42 years ago: a revolution on the brink. 1968: the year of protests. the year that rocked the world. the year that Robert F. Kennedy and Martin Luther King, Jr. were brutally murdered*.
I was born 14 years later, too late to understand the intricacies of the time. I showed up too late for the revolution. By 1969, those who might have changed the world had all been assassinated or disappeared, and the tone had changed.
I sometimes wonder what the world would be like were it not for the assassination of Martin Luther King, Jr., the disappearing of Mehdi Ben Barka, the murder of Che Guevara, the shooting of Bobby Kennedy. I wonder if there would have been real revolution.
The most tangible of effects comes from the work of Martin Luther King. Jr, who today we honor. My words are not enough to do his justice, but today, I will honor him.
“A riot is at bottom the language of the unheard.”
King spoke for non-violence, but was also cognizant of the result of oppression. It is not just to look at acts of violence committed by the oppressed and equate them with those committed by the oppressor. To do so is to ignore circumstance. A genuine commitment to non-violent protest is principled, organized, committed. True calls for non-violence call first on the oppressor. King recognized the crimes of Black Americans, but he called them “derivative crimes,” crimes born of the greater crime of white society.
“He who passively accepts evil is as much involved in it as he who helps to perpetrate it. He who accepts evil without protesting against it is really cooperating with it.”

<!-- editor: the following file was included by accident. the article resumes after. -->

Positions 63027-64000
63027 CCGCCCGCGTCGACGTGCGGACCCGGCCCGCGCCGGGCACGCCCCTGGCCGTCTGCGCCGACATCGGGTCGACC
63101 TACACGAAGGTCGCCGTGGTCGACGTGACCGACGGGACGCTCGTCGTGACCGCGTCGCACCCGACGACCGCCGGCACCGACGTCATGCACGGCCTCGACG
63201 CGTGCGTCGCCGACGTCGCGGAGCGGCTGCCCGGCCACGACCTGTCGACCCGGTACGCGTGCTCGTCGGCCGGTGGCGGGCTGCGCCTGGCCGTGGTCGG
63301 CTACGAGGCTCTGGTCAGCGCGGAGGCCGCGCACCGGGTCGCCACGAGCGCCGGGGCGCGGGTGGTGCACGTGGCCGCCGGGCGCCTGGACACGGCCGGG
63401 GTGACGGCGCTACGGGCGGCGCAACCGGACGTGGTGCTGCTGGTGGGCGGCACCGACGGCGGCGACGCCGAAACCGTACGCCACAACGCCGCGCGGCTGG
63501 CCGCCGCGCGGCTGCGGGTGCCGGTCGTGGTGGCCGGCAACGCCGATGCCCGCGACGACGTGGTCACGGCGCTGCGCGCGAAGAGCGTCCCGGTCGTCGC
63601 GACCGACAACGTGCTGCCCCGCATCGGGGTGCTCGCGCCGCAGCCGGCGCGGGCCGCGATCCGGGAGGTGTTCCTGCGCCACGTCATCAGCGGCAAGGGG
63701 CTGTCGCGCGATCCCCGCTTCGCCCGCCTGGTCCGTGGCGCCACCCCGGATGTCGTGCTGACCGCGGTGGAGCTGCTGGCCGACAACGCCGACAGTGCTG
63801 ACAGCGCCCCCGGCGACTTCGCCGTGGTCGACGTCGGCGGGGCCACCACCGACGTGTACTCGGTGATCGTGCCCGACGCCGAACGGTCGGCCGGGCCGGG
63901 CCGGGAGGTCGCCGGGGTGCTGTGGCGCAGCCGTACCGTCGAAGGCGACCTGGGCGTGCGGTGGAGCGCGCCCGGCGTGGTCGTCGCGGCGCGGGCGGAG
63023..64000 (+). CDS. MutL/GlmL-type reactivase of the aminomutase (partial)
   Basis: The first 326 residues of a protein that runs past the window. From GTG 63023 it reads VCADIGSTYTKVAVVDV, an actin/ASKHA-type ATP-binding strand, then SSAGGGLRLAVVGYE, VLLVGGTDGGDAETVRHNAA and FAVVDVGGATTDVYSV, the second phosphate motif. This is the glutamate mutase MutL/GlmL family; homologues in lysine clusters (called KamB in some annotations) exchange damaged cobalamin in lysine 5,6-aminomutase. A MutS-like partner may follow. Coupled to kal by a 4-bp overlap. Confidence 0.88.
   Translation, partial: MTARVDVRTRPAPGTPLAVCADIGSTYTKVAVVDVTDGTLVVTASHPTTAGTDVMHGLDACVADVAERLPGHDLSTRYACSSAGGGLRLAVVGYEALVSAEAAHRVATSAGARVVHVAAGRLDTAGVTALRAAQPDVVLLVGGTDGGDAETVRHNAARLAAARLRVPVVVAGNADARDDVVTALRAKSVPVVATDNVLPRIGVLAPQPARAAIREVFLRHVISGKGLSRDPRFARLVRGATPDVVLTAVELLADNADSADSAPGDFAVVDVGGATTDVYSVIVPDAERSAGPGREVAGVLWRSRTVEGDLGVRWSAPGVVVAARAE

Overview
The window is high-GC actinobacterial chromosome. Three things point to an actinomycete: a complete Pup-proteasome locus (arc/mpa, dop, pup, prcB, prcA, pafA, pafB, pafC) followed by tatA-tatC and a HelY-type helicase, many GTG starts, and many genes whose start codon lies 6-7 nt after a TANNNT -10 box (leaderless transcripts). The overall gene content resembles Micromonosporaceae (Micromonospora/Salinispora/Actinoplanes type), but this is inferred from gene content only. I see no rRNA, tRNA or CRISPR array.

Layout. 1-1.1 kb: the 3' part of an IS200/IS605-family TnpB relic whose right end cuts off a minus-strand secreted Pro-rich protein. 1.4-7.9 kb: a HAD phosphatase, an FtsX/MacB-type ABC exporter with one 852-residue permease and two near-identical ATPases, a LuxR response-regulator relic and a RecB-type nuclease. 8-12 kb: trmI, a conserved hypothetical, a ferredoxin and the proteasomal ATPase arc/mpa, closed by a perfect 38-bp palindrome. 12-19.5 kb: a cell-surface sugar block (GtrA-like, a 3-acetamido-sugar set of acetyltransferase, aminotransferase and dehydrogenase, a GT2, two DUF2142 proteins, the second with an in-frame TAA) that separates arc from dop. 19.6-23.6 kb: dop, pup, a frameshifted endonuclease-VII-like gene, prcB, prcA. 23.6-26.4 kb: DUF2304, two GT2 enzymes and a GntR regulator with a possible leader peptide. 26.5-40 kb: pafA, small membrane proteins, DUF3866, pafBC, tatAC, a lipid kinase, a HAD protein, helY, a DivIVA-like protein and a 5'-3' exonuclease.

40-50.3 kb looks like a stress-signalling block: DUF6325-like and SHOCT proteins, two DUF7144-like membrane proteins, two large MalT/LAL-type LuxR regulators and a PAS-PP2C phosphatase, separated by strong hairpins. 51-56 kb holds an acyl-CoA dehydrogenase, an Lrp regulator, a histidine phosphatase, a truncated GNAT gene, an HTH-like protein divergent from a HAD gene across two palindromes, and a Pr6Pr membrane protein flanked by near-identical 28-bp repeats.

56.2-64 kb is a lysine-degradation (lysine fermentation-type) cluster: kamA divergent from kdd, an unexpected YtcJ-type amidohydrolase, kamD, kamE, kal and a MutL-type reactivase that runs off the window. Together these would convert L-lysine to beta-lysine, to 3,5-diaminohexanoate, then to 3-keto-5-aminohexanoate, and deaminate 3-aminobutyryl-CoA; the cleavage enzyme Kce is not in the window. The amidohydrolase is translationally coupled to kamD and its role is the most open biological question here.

Like Pastor Martin Niemöller, King called out not only the perpetrators, but also the passive, those who stood by and watched as Black Americans were discriminated against, segregated in public life, lynched and hanged. Those who never spoke out. Now, just like then, there are barriers to speaking out against injustice, but barriers to living a fulfilling life with silence and passivity on one’s conscience should be much higher.
“I have decided to stick with love. Hate is too great a burden to bear.”
Words of wisdom, and something we all struggle with. I am not a religious woman, and “love thy enemy” makes little sense to me, but loving my fellow human beings, and standing on the side of those who show me love resonates deeply. But forget love for a moment…Hate is something I struggle with, we all struggle with. When we witness great injustice, it’s so easy to hate the oppressor, to fall into hate’s hands. What I’m learning is that little productivity comes from hate; that those who are the strongest, those who are the most successful, focus their energies elsewhere.
“Our lives begin to end the day we become silent about things that matter.”
*”assassinated” has always sounded too sanitary for me.